Jim pointed leeward. The fleet had tacked and we looked to be ahead, except for two boats. One was larger, approximately 30 feet, but not in our class. I recognized the other, it was Dark Horse, a Morgan 24. It moved well in heavy weather, and the skipper was a good sailor. This was our competition.
“Damn, it’d be nice to give him a thrashing,” Jim said.
“Yeah, let’s put on the pressure. Prepare to come about.” Jim adjusted the starboard tackle and gave a thumbs up.
The seas had grown a bit, broadening from chops to swells. The boat moved better through a tack, but we were still doused with sea spray when we punched into a good wave.
Just as the boat settled in Tony yelled out, “I see a flag!”
Jim fished his binoculars from his pocket and looked in the direction Tony was jabbing his finger.
“Got it,” he said. “One o’clock.”
I gazed the horizon for a few seconds and found it.
“ We’re drifting below the marker,” I said. It was a quick assessment and even though we appeared to be out front, an unfavorable wind-shift could quickly wipe that away.
“Dark Horse just tacked,” Jim hooted. “Looks like the larger boat will cross his bow on port. We’re kicking butt!”
I glanced back at the fleet. They were scattered now, and we were definitely in the lead. The only boat gaining on us was the 30 footer.
“The big guy tacked,” Jim shouted.
I nodded. Our strong suit would be the next leg , a broad reach, but we would need full sail, that or fly the spinnaker. I looked to the sky. Dark clouds were rolling in and gusts were slamming us.
I yelled, “Let’s take the reef out next leg.”
Jim raised his eyebrows. “You’re kidding ?”
I smiled, “Not going mutinous are you?
Jim laughed, “I don’t mind taking it out, it’s puttin’ it back that’ll be a bitch.”
“Yeah, it’ll be a bitch, but we’re gonna need more sail if we leave the spinnaker on deck.”
Tony glanced back at me. His color was pasty, and his smile seemed strained.
“Don’t worry,” I yelled. “We’ll be around the first mark in a few minutes.”
“Will it be any better when we round it?” he asked.
“Nope. But it will be different, and probably not in a good way.”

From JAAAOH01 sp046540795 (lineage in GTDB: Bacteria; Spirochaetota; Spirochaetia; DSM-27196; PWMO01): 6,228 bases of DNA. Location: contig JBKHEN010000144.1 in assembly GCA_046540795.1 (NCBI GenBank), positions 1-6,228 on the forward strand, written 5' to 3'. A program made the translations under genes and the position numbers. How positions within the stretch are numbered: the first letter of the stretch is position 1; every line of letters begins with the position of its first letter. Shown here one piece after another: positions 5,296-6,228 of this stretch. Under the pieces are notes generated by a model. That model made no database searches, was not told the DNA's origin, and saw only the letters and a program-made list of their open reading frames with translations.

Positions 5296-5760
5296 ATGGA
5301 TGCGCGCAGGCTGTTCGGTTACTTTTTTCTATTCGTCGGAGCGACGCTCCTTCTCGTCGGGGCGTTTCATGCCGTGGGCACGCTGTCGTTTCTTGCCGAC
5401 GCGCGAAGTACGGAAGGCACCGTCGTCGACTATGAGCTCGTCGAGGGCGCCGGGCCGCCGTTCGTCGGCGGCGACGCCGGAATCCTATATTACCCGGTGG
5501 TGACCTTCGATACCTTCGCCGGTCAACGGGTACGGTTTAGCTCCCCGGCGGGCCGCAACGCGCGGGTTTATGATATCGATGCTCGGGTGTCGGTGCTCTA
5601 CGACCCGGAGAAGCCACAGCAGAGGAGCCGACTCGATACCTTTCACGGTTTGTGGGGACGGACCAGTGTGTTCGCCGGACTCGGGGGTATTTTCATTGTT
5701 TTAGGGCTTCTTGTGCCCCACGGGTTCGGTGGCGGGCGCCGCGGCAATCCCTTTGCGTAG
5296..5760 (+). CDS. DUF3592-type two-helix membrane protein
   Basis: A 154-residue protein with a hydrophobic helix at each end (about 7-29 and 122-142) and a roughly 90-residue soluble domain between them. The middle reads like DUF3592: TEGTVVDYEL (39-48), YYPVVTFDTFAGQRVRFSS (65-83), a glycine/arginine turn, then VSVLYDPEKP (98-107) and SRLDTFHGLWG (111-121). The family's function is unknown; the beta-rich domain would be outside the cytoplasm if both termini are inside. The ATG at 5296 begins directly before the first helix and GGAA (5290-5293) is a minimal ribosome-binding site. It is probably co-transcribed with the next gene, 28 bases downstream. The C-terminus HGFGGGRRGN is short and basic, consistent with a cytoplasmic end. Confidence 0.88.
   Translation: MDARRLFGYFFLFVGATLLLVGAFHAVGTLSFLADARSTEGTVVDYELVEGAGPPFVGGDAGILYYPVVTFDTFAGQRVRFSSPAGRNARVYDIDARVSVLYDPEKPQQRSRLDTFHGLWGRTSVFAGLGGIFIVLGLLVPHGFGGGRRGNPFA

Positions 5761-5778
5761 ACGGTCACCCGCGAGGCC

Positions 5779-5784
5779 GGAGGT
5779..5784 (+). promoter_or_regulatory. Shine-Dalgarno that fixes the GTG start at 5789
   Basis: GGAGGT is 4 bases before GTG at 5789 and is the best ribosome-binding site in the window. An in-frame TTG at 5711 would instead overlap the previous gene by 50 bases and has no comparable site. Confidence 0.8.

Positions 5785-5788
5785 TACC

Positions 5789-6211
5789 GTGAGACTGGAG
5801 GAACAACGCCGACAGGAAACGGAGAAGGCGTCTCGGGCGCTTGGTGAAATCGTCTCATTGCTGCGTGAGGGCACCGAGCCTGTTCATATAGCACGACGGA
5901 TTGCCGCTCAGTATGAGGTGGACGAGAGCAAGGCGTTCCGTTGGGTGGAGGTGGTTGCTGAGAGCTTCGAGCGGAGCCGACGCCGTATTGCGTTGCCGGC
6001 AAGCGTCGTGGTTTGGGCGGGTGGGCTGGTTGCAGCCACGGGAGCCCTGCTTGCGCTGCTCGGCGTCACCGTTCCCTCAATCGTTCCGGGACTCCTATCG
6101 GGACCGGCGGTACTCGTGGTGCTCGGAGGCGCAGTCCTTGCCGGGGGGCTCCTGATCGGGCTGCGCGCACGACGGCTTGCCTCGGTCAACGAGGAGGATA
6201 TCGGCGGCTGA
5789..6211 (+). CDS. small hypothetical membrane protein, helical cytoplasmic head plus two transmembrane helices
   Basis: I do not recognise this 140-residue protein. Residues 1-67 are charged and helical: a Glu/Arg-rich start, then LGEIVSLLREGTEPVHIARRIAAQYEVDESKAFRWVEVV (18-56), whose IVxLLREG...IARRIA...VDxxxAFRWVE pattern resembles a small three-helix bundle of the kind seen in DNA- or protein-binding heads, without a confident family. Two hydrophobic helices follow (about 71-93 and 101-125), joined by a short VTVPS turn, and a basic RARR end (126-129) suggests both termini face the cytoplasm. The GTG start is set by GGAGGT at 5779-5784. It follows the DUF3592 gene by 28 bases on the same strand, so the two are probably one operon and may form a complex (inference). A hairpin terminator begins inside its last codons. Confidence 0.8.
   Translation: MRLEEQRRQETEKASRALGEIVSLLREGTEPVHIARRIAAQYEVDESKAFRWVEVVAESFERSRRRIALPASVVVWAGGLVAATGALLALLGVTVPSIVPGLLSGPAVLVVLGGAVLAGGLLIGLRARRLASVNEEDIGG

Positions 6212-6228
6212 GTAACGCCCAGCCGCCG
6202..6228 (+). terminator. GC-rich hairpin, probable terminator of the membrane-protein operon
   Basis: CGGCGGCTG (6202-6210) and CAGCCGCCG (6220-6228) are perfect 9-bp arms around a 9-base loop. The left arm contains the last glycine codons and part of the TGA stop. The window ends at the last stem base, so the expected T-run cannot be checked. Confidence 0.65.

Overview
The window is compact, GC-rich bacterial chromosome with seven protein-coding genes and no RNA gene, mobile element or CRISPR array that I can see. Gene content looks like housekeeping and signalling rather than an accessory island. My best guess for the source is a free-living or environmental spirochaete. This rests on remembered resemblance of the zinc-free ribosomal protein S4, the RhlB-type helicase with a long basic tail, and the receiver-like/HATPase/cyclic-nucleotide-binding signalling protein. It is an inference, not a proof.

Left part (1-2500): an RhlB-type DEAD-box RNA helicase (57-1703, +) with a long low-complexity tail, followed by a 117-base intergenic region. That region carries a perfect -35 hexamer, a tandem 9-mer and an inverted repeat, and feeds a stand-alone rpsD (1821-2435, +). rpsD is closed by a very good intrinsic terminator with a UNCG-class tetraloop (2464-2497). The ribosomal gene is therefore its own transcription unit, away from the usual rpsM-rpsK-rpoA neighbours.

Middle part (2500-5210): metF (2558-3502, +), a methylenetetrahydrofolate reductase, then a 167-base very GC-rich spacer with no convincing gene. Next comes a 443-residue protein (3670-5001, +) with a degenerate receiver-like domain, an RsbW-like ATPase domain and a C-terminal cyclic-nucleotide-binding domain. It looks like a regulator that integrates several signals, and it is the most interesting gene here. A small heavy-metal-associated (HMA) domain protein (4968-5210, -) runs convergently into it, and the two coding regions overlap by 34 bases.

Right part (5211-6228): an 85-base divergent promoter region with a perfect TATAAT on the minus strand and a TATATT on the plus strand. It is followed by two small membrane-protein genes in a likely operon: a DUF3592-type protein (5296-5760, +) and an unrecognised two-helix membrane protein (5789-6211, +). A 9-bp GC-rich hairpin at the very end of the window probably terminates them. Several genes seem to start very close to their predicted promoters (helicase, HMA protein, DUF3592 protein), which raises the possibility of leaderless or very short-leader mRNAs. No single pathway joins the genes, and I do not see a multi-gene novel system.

The fleet spread-out behind us. The only boats noticeably closer were the Morgan 24 and the bigger boat. We tacked two more times and were a couple of minutes from rounding the mark.
Looks’ like they’re coming up on us,” Jim shouted.
I hollered back, “Set your stopwatch at the turn. If we got ‘em by more than a minute we’ll leave the spinnaker in its bag.”
“What if they launch their chute?”
If it’s the bigger boat I’m gonna admire it. If it’s the Morgan…” I didn’t finish my sentence. Jim knew we wouldn’t take this lying down.
We approached the marker on port. Rounding it was going to be close, so I pinched to weather as much as could. Jim trimmed the jib.
“Steve, it’s all we got.”
I held my breath as we squeaked past the marker with only a few feet to spare.
“Man, that’s pure luck,” Jim yelled.
“Yeah, luck alright,” I shouted, “and the more I practice the luckier I get.”
Tony joined in, “Captain, you had it all the way.”
The boat settled in nicely on our new course, surging with following seas. With that leg behind us, our tension eased. The wind agreed. Rather than screeching at us, it pushed us along the rising and falling surf. Tony no longer had the color of a faded window-mannequin.
“You timing ‘em?” I asked.
“Thirty seconds,” Jim yelled out. “Big guys’ about to round.”
“I glanced back, several boats were approaching the marker. The 30 footer was closest. Close enough to read the lettering on the side, Daddy’s Money. I watched him sail by the marker and change course.
A couple of beats went by. Jim said, “He’s going below us. No spinnaker on deck.”
“Where’s Dark Horse?” I asked.
“Shit, he’s turning the marker. Spinnaker on the bow.”
“It’s a bluff—that or wishful thinking. Wait him out.”
Jim yelled, “50 seconds back.” Then slid off the rail and worked his way to center hatch. He pushed it open, reached in and grabbed the spinnaker. “It wasn’t a bluff,” and he tossed it on deck.
“Okay, let’s do it.”
Jim quickly got the spinnaker pole latched to the mast. He then made his way to the foredeck, attached the launching bag to the bow pulpit, and fastened the sheets.
I felt my gut grind into a knot. Race it like you stole it, kept running through my head.
I yelled, “Tony, stay forward of the mast. Jim, I’ll handle the main till we get her launched. “Guts and glory, boys.”